Few safaris in Tanzania evoke the mystique of the African bush as one commissioned in the Selous Game Reserve. Covering fifty-four thousand square kilometres of south-western Tanzania, it is three times the size of Serengeti, and remains the largest protected wilderness reserve on the continent.
Named after the legendary 19th century explorer and hunter Frederick Courtenay Selous, the reserve was founded in 1905, and was later expanded to include traditional elephant migration routes and to accommodate the area’s vast herds of buffalo.
Now a UNESCO World Heritage Site, the sheer diversity of its landscape – ranging from hot volcanic springs to the numerous river channels that split the plains – makes Selous the perfect home for an enormous and varied population of wildlife.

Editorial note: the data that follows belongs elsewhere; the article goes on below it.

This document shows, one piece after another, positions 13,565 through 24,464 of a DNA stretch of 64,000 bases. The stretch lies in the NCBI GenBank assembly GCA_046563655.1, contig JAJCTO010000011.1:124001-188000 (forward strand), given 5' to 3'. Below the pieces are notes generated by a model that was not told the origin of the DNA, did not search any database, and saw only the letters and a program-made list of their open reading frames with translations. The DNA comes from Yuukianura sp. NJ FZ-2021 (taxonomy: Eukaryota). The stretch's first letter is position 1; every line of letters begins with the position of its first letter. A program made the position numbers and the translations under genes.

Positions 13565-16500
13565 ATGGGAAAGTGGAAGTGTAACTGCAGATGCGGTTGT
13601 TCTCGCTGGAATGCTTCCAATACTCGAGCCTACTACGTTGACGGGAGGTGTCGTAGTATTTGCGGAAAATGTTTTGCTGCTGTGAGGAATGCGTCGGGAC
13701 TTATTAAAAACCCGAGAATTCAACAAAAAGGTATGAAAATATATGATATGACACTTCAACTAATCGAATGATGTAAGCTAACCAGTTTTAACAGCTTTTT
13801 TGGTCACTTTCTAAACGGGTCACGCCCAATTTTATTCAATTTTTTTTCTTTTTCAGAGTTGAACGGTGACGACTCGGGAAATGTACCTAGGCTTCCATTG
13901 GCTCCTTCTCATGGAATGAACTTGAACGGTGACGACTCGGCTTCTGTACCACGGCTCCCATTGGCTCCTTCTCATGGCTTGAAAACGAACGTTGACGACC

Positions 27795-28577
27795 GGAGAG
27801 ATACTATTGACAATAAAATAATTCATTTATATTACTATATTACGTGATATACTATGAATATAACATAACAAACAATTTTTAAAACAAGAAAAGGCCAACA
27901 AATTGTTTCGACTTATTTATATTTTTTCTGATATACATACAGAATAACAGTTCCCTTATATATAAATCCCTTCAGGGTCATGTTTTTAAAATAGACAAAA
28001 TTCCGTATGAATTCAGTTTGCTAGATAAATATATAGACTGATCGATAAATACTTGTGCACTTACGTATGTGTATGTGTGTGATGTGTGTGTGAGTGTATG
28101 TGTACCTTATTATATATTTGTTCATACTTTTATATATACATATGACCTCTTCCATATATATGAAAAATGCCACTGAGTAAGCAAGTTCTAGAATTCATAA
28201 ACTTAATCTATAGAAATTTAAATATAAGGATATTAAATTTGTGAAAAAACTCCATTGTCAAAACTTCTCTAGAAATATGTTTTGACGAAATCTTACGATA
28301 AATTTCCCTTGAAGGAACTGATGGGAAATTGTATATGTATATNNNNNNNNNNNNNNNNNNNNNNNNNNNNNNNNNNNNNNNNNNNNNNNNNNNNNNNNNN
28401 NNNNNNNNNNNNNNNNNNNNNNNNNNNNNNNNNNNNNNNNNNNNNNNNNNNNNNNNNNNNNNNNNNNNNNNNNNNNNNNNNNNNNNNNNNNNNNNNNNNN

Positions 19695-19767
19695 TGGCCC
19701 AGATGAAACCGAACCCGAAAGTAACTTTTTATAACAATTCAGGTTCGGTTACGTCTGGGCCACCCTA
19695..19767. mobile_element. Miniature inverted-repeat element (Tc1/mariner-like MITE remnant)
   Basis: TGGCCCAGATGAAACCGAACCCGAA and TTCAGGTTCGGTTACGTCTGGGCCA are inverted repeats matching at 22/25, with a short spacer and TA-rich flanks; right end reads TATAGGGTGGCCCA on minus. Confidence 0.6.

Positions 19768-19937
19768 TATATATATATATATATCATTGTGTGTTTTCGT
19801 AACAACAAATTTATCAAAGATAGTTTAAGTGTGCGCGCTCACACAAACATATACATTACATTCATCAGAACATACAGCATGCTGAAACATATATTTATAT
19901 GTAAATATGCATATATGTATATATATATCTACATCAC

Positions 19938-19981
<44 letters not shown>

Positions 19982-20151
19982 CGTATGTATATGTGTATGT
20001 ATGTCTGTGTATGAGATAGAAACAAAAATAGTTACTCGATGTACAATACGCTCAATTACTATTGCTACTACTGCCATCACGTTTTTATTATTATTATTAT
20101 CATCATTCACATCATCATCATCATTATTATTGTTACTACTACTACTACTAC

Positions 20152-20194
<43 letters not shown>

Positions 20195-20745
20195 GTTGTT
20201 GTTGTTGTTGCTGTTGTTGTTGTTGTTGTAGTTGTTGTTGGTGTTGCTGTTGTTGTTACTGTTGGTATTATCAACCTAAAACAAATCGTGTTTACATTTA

However, the region is at the epicenter of Tanzania’s elephant crisis; numbers once in the region of 100,000 in the 1970s have plummeted to just 13,000 in 2013. Steigler Gorge has also been identified as a dam site, and state-local community relations are not as good as they could be.
That said, Selous still boats remarkable numbers of flora and fauna. Furthermore, the Frankfurt Zoological Society, in association with the Tanzanian and German governments, is, as of 2017, implementing the Selous Ecosystem Conservation and Development Program (SECAD) which aims to strengthen and protect the Selous Reserve’s management.
The Rufiji river is the reason for Selous’s rich wildlife, and in the dry season (June to October) great numbers of animals can be found along its banks. Among them are elephant, giraffe, hippo, cheetah, crocodile and up to a third of Africa’s wild dog, whose long ranges are easily contained in a park this size.
Activities at Selous Game Reserve include boat trips, fishing, walking safaris and visiting Steigler Gorge. Best visited during the dry season, though still accessible between December and February.